The full version of this tabletting feature can be read in the June issue of our digital magazine: http://www.pharmtech.com/ptedigital0610
Two major breakthroughs in granule drying technologies have taken place in recent years: the development of better and more robust and integrated PAT tools and probes, with the ability to clean and calibrate without interrupting the process, and the introduction of continuous processing for granulation and drying. The use of PAT tools for inline/inprocess measurement of CQAs has helped the pharma industry obtain a better understanding of processes, which makes it possible to implement QbD in the development of new products, as well as to improve current processes. This helps to improve production efficiency, product quality and safety.
Drawbacks of existing systems and solutions
One of the main drawbacks of current drying systems is that they are all batch systems. Even with the implementation of on-line measurement tools, batch processes are more difficult to understand and control because they are in a continuous state of change. As mentioned above, when an outofspecification result is detected in batch systems, it is often not possible to correct it by changing process parameters and a complete batch is wasted.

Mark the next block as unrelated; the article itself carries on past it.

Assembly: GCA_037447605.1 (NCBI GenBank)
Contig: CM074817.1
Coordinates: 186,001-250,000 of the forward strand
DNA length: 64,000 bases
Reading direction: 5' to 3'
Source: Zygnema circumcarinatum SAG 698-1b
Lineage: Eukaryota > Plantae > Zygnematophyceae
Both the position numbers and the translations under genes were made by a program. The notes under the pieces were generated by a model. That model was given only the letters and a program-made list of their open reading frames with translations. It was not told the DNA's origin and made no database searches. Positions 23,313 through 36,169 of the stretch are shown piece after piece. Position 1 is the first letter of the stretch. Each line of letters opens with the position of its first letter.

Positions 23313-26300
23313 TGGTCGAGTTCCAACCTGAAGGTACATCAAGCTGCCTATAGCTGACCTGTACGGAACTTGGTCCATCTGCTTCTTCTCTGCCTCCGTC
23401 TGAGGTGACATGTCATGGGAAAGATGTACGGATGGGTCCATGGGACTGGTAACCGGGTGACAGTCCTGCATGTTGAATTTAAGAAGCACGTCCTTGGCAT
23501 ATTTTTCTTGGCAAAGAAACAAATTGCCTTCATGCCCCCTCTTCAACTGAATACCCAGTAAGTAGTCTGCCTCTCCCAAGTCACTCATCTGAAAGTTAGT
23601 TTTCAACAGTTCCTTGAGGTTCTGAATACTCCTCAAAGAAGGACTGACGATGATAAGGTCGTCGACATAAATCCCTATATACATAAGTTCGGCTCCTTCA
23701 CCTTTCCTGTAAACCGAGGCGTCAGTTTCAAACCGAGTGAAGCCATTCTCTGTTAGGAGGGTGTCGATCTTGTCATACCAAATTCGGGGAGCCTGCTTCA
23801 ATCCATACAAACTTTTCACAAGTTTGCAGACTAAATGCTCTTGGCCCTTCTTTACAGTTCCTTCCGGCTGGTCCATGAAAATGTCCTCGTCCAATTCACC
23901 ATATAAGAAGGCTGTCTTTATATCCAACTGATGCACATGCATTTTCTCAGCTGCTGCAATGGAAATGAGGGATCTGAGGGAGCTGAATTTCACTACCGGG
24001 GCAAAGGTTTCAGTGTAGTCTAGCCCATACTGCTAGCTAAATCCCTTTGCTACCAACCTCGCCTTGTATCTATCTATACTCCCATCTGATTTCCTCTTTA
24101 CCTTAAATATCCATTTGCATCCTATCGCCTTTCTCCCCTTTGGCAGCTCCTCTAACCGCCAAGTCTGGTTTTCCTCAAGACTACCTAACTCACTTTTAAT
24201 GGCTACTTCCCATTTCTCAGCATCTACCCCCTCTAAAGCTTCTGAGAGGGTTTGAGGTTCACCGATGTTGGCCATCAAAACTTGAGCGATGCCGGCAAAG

Continuous systems can overcome this problem. As a continuous system reaches a steady state, it is much easier to understand and control. An advanced control system continuously monitors the process and when it detects a trend to deviate from steady state, it will automatically take action by changing process parameters to avoid out-of-spec results. In newly developed continuous systems, steady state is reached very fast and there is always only a small amount of product in process; in the unlikely event that out-of-spec product is produced, only a small amount needs to be discarded.
Because of the advantages, we will see a move from batch systems to continuous systems, and a widespread implementation of online measurement tools and advanced control systems, such as those already seen in the chemical industry, only on a smaller scale. I also believe that continuous systems will be more flexible; not continuous systems producing only a single product for years, but systems that can produce several products in campaigns of varying length.
Additionally, given the fact that a tablet press is already a continuous process, we will see the implementation of truly continuous production systems, going from powders to tablets without products in quarantine waiting to be released after drying and before tabletting. With advanced control systems containing feed forward and feedback loops, the online measurements of CQAs will be sufficient for realtime release.